Head Lice Facts
WHAT YOU NEED TO KNOW ABOUT HEAD LICE
According to the FDA, 6 to 12 million children in the U.S. are infested with head lice every year and up to 24 million days of school are missed due to lice.
While lice are generally more prevalent in children, it's quite common for parents to get head lice from their children, especially mom. It only takes seconds for lice to transfer from one head to another.
There are several types of lice, but the head louse, or Pediculus humanus capitis, is a parasitic insect that can be found on the human head and, rarely, the eyebrows and eyelashes.
There are three stages of the lice life cycle: egg, nymph and adult. The life cycle will never end until an effective treatment method like ours eliminates all three of them at one time.
Head lice have six claws designed for them to crawl from hair strand to hair strand. These claws also allow them to move from head to head quickly.
HEAD TO HEAD
A head-lice infestation occurs when a female adult louse moves to a new human head and lays eggs (3-10 per day.) When those eggs hatch, the lice will most likely stay on that head throughout the entire lice life cycle. Unless the head is treated and all lice and eggs are killed and removed, the lice infestation will continue for however long the lice colony can survive.
Frequently Asked Questions
Adult lice will be the easiest to spot because they are the biggest. But at the size of a sesame seed, they still aren’t that big. Although lice vary in color, if you see a grayish-white or tan bug crawling through the hair, it is probably a louse. If you look closely at an adult louse, you should be able to see human blood inside it.
Look at the hair strands about a quarter inch (~0.5 cm) off the scalp. See if you can find lice eggs (often called nits) attached to individual hairs. Nits are extremely small. They look like tiny specks and will be glued securely to the hair. If you see any, try pulling them off with your fingers. If you can’t easily pull them off, they are probably eggs and not dandruff.
The primary way you can get head lice is when your head comes in direct contact with the head of an infested individual. Head-to-head contact like that doesn’t guarantee that the infestation will spread, but it gives lice the best opportunity to move from the hair of the infested person to your hair.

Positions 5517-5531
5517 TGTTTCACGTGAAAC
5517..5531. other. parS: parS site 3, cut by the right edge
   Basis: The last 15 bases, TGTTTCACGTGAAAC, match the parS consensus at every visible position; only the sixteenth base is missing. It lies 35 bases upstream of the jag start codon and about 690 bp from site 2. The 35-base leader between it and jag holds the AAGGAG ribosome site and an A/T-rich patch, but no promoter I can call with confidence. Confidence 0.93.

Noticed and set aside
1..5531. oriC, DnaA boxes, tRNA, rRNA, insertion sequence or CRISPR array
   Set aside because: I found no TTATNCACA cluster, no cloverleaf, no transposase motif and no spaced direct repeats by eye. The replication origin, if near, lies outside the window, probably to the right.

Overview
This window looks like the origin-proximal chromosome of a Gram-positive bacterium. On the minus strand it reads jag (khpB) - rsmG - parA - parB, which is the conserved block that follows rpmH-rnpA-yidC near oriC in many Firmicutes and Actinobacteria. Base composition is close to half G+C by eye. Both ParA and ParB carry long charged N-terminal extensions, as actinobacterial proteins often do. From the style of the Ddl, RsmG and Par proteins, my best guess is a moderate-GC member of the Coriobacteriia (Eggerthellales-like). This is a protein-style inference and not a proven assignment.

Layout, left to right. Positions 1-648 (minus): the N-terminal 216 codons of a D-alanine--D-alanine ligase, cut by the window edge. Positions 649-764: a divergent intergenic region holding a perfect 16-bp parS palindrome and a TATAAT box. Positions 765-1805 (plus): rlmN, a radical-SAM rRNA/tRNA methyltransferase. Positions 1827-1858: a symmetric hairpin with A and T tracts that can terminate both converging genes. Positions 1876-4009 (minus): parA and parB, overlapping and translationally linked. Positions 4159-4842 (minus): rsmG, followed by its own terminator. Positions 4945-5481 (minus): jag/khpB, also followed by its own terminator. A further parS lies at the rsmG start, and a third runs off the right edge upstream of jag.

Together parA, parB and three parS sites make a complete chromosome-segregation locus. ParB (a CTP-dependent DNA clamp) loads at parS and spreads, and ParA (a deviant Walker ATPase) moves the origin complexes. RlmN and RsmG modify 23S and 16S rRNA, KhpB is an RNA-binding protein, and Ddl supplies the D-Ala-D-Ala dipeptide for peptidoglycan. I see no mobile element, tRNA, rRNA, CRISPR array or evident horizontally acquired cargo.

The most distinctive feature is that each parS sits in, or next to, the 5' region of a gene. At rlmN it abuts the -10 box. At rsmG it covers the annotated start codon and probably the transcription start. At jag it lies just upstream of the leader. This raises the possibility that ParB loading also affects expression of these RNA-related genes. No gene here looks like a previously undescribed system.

Head lice don’t jump, swim (although they can hold their breath in water for hours) or fly (they don't have wings). Without strands of hair to grab with the claws on their front legs, they have trouble getting around at all. However, they can crawl very quickly along the hair, so if your hair comes in contact with an infested head, it doesn’t take much for a louse to hitch a ride on a strand of your hair and make its way to your scalp. Sometimes as quickly as three seconds.
Lice eggs hatch after about 8-10 days. Head lice can live for approximately 30 days on your head. As parasites, they feed on human blood several times a day. An adult louse can lay 3-10 new eggs daily.
If they are removed from their food source (your scalp) – perhaps by getting brushed out of your hair or knocked out of your hair with your hand – they can survive 24-48 hours off the human head, all the while seeking a new human host for survival.
Getting rid of lice has become more difficult than ever because of Super Lice and the fact that over-the-counter toxic treatments such as Rid or Nix, or even prescriptions, such as Sklice, aren't effective enough to do the trick. Most of our clients have tried 1-3 different forms of over-the-counter or "natural" remedies before they find us for the final cure. Often times, parents over use toxic treatments because they believe they've done something wrong when it doesn't work. This is dangerous for the child and a never-ending battle. Our clinic treatment was developed to cure the problem in about one hour through a combination of dehydration, combing and commercial grade non-toxic oil.
Head lice do not survive long if they fall off a person and cannot feed. You don’t need to spend a lot of time or money on housecleaning activities. Follow these steps to help avoid re–infestation by lice that have recently fallen off the hair or crawled onto clothing or furniture.
Machine wash and dry clothing, bed linens, and other items that the infested person wore or used during the two days before treatment using the hot water (130°F) laundry cycle and the high heat drying cycle for at least 30-40 minutes. Clothing and items that are not washable can be dry–cleaned OR sealed in a plastic bag and stored for three days.
Soak combs and brushes in hot water (at least 130°F) for 5–10 minutes. Or you can freeze them in a baggie overnight. Vacuum the floor and furniture, particularly where the infested person sat. You can also use a tape roller on furniture and in your car. The risk of getting infested by a louse that has fallen onto a rug, carpet or furniture is very small, approximately 2%. Head lice survive less than 24-48 hours if they fall off a person and starve. Nits (eggs) cannot hatch and usually die within a week if they are not kept at the same temperature as that found close to the human scalp. Spending a lot of time and money on housecleaning activities is not necessary to avoid re-infestation by lice that may have fallen off the head or crawled onto furniture or clothing. Commercial sprays for furniture don't really help and are a waste of money.
Do not use fumigant sprays; they can be toxic if inhaled or absorbed through the skin.
We are happy to offer you the paperwork needed to file a claim for your FSA or HSA savings accounts! It's our understanding that Kaiser Permente has started to cover lice treatments. Consult with your health insurance provider if you have private insurance and would like to know if this procedure is covered under your plan.